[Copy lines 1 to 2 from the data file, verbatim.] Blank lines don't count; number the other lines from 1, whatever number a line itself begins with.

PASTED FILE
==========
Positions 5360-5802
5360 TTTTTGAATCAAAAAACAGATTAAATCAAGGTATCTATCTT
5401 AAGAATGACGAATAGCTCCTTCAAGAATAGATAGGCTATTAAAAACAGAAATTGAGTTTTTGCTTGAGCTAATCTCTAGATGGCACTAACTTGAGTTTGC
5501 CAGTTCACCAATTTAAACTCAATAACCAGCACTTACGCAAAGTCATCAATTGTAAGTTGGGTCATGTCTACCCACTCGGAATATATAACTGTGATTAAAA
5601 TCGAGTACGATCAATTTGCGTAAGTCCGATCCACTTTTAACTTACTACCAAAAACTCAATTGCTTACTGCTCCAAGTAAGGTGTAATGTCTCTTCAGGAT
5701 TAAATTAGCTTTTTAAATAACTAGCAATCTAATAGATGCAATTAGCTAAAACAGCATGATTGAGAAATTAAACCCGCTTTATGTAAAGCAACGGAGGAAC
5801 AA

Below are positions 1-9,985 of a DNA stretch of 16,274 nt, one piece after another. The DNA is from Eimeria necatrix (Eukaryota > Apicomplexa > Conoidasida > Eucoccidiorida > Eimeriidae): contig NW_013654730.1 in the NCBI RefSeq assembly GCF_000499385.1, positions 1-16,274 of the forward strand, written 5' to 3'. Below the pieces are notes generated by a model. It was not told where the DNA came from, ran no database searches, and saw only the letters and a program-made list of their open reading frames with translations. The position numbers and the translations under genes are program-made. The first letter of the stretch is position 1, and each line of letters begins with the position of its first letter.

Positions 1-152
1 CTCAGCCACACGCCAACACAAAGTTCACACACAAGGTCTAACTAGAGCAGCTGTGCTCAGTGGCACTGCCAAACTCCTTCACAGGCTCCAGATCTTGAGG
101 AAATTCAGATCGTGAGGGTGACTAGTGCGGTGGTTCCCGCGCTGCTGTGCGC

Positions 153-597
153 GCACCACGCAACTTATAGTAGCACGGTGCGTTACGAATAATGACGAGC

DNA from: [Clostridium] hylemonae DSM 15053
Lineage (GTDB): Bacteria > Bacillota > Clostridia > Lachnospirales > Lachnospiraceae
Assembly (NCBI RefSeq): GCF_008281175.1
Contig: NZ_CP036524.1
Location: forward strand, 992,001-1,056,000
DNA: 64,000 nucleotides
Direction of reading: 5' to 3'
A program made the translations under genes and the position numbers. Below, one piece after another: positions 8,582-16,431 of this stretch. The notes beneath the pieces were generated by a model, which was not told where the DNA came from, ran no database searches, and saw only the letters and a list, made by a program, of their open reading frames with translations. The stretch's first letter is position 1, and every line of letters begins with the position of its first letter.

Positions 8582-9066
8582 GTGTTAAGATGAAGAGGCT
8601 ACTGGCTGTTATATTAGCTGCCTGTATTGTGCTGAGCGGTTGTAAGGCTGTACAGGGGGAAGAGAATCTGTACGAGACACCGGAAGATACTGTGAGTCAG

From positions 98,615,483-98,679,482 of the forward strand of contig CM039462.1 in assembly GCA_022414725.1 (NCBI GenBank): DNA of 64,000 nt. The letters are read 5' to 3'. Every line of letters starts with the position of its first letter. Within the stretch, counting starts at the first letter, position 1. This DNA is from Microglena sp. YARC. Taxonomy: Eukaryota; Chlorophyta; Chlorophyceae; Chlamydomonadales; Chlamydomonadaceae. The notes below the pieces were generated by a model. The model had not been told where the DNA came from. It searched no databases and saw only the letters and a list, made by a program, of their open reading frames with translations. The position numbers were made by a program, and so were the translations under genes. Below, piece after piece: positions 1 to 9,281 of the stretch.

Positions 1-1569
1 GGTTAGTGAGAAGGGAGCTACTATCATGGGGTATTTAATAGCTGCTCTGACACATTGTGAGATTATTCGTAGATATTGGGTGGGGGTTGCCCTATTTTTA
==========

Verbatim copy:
Positions 5360-5802
5360 TTTTTGAATCAAAAAACAGATTAAATCAAGGTATCTATCTT